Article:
Rocking the Union – how united is the post-Brexit Kingdom?


Rather than pulling the four nations of the UK together as Global Britain, the UK’s decision to leave the EU is providing political oxygen to different movements who do not see their future as part of this union. How is the Conservative government handling these tensions at home? Is it creating a stronger United Kingdom?

Ireland UK Border
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Brexit reintroduced a hard border without a strategy on how to deal with Northern Ireland.

The impact of the Northern Ireland Protocol has been profound economically, politically, socially and commercially. Some have begun to fear – wrongly – a growing separation of Northern Ireland from the rest of the UK. So says British Prime Minister Boris Johnson in his Foreword to the recent publication The Northern Ireland Protocol – next steps, which sets out the government’s proposals for changes to this part of the EU-UK post-Brexit agreement.

Yet, only five years ago, as the results of the referendum were announced, Arlene Foster, Northern Ireland’s First Minister at the time, said that as a leader of unionism, she felt "We are now entering a new era of an even stronger United Kingdom,".

So, how has the UK moved from this hope of a stronger United Kingdom of four nations to a country where there is open speculation as to whether the Union can last?

Northern Ireland was always going to present difficulties

Leave supporters underplayed the consequences of Brexit in the referendum campaign of 2016. Theresa Villiers, Secretary of State for Northern Ireland at the time, said: "There is no reason why we have to change the border arrangements in the event of a Brexit because they have been broadly consistent in the 100 years since the creation of Ireland as a separate state.”

But Brexit and the way it was implemented, by leaving the single market and the customs union, and rejecting a continued role for the European Court of Justice (ECJ), substantially changed the relationship: it reintroduced a hard border without a strategy on how to deal with Northern Ireland.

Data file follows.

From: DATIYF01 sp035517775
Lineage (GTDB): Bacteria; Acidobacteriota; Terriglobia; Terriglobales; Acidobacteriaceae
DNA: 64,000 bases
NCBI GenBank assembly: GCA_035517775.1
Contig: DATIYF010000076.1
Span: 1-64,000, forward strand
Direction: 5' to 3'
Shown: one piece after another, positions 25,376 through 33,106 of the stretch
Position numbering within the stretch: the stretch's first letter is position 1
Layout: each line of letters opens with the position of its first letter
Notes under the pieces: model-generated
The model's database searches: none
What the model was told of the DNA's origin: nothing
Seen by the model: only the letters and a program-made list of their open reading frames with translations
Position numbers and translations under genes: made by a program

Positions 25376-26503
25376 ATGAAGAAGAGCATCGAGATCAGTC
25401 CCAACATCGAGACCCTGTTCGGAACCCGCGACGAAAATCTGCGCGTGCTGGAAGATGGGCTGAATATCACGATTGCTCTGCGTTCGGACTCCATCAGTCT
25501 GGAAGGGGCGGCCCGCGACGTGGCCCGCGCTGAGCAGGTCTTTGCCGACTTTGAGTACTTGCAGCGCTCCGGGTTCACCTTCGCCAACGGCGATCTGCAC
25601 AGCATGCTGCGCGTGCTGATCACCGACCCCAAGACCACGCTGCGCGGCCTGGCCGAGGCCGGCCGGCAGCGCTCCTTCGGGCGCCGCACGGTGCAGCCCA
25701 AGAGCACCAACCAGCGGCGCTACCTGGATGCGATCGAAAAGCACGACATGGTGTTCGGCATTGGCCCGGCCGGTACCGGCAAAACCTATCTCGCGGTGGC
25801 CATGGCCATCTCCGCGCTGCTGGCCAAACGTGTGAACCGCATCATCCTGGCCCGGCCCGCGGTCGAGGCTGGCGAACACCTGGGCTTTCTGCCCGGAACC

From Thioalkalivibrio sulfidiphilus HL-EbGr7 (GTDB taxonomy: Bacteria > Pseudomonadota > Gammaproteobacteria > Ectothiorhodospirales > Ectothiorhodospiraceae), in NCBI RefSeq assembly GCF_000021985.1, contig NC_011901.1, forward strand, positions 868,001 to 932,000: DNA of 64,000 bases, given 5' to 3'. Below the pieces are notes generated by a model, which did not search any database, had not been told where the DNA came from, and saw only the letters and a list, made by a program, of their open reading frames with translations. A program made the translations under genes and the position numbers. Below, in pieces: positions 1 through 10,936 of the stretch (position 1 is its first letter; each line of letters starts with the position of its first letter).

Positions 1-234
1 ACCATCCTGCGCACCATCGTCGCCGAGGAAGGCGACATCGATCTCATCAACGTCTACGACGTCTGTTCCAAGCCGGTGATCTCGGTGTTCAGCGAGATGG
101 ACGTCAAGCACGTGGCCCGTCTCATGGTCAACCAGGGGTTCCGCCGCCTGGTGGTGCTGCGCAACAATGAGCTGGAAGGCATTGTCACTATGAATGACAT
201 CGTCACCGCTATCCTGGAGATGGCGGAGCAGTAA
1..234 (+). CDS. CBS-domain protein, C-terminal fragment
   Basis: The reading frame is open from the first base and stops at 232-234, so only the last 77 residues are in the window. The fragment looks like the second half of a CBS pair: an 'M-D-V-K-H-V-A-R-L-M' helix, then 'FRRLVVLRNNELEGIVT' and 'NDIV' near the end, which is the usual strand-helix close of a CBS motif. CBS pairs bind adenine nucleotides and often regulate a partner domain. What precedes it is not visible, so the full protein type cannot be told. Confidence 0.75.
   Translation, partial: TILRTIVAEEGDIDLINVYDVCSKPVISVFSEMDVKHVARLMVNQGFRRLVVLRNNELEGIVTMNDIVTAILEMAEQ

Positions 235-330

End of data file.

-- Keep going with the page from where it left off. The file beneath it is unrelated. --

The UK and EU agreed they did not want a physical border between North and South, and that the Good Friday Agreement (Belfast Agreement) should be honoured. They did not want to risk the physical border becoming a point of tension again, or creating additional economic problems.

Back to the Future

Boris Johnson’s solution was to effectively create a ‘border’ in the Irish Sea instead. However, businesses have hit major problems: over 200 UK businesses no longer supply Northern Irish companies and consumers. Trade with Ireland has reportedly been increasing, to the dismay of Unionists, who are committed to Northern Ireland remaining part of the UK.

The Unionist community increasingly feels that the UK Government has not supported them, while at the same time, Republicans look to the possibility of a referendum on a potential unification, permitted under certain conditions by the Good Friday Agreement. The one thing it appears that both main communities can agree on is that they do not trust Boris Johnson to find a resolution - just 6% of the population have confidence in him, according to a recent opinion poll.

Another poll showed a majority believe that there could be a united Ireland within 25 years. The Northern Ireland Assembly (in suspension for some of this time,) is due to vote on whether to maintain major provisions of the Northern Ireland Protocol in 2024: the implications of a vote against those provisions is adding further uncertainty and division to the situation.